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Commentary

Don't Turn Exposition Park Into a Rail Yard

June 28, 2001|STEVEN B. SAMPLE and MARK RIDLEY-THOMAS | Steven B. Sample is president of the University of Southern California. City Councilman Mark Ridley-Thomas represents the 8th District

Sometimes cities are faced with decisions that have far-reaching implications for the future. This is one of those times for Los Angeles.

The Metropolitan Transit Authority is considering alternatives for a new transit corridor along Exposition Boulevard, from Santa Monica to downtown Los Angeles.

While this proposal promises long-term transportation and economic benefits along the Exposition corridor, steps must be taken to ensure that any and all impacts to the surrounding communities in Exposition Park, the Crenshaw area, Culver City, West L.A. and Santa Monica are properly mitigated. Whether the MTA selects light rail--which it prefers--or the bus system, the project must be built underground along the stretch that borders Exposition Park.

An above-ground system would disrupt the cohesiveness of Exposition Park and stifle the development that all of us in the area have worked so hard to create and nurture.

The MTA project is particularly significant when viewed against a backdrop of the progress we are seeing in our community, especially growth along Exposition Boulevard, including:

* The California Science Center is raising funds for Phase II of its master plan.

* The Natural History Museum plans to invest $300 million in a new building.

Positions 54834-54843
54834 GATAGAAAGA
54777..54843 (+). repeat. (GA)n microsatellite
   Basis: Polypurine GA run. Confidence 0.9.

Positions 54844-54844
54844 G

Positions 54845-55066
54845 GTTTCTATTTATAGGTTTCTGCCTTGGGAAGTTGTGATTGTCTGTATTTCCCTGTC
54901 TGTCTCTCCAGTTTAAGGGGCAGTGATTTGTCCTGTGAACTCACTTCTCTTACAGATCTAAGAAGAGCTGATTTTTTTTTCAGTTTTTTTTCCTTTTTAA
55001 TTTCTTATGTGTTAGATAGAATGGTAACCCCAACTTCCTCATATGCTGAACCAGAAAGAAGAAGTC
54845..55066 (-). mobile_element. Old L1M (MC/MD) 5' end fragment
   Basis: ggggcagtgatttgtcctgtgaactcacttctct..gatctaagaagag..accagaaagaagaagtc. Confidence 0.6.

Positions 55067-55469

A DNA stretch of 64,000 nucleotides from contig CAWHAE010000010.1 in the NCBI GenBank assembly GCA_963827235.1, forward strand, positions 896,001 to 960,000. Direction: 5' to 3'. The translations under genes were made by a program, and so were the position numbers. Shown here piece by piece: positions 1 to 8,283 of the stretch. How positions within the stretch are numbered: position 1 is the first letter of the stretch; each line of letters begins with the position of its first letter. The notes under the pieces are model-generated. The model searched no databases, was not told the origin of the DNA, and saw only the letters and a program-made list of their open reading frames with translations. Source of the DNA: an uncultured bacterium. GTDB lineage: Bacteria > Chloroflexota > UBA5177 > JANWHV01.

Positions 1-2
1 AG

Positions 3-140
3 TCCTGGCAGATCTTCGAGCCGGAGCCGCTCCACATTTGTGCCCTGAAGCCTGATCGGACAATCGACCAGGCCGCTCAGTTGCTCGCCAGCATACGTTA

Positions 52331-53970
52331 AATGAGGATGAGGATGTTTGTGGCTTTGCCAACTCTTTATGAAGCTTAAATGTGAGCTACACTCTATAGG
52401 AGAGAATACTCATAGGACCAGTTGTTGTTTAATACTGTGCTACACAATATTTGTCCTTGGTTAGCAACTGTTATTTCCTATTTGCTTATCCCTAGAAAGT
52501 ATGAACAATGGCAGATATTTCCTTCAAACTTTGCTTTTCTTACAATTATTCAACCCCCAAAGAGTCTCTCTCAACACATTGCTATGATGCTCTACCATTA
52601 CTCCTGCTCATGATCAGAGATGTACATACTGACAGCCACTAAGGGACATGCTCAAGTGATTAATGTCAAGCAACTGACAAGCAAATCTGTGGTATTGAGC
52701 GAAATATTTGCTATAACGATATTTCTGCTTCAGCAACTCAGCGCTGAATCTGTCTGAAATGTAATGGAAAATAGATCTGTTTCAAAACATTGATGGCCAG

* The California African American Museum is being renovated.

* The Los Angeles Unified School District is building a new elementary school at Exposition and Figueroa Street.

* An inter-generational community center is under development at Vermont Avenue and Exposition.

* The Al-Khattab mosque on Exposition just west of Vermont Avenue is planning an Islamic study center.

* USC has forged important links with Exposition Park, including faculty exchanges, joint exhibits, student participation projects and business partnerships that benefit the campus and organizations in the area.

These partnerships will be difficult to continue, and future partnerships will be difficult to create if neighborhood children and their parents, USC students and faculty, and those who work at all of our institutions must make their way across a busy traffic corridor. Any above-ground option would create a physical and visual barrier.

All of us in the Exposition Park area are committed to our city and to our community. Our efforts have been focused on forging bonds in our community. Any above-ground transportation system would sever the community and stifle these efforts.

USC is ready to help our neighbors, the city and county in seeking funding to reduce the costs of putting the transit system underground.

L.A. needs better mass transit. A line connecting the Westside with downtown is important--but not if it splinters hard-won links among our city's cultural and educational institutions and discourages foot traffic.

We must preserve and enhance the special character of this neighborhood, which now flows seamlessly and connects to the larger arts, education and entertainment corridor that begins downtown.

Transit planning is not merely about moving people from one place to another. It is also about preserving the fabric of neighborhoods, communities and districts. In short, it must improve the quality of life.

Exposition Boulevard should not become another freeway; it is a street through a neighborhood of homes, churches, parks, museums and a university campus.

Communities need not be decimated to meet the needs of a growing city. Plan accordingly and the local community and the greater region will benefit over the long term.

Exposition Park and USC, together, constitute one of the great urban public spaces in America--320 acres of green space with billions of dollars worth of educational and cultural institutions. Let's not ruin it.

Instead, build the transit line underground.

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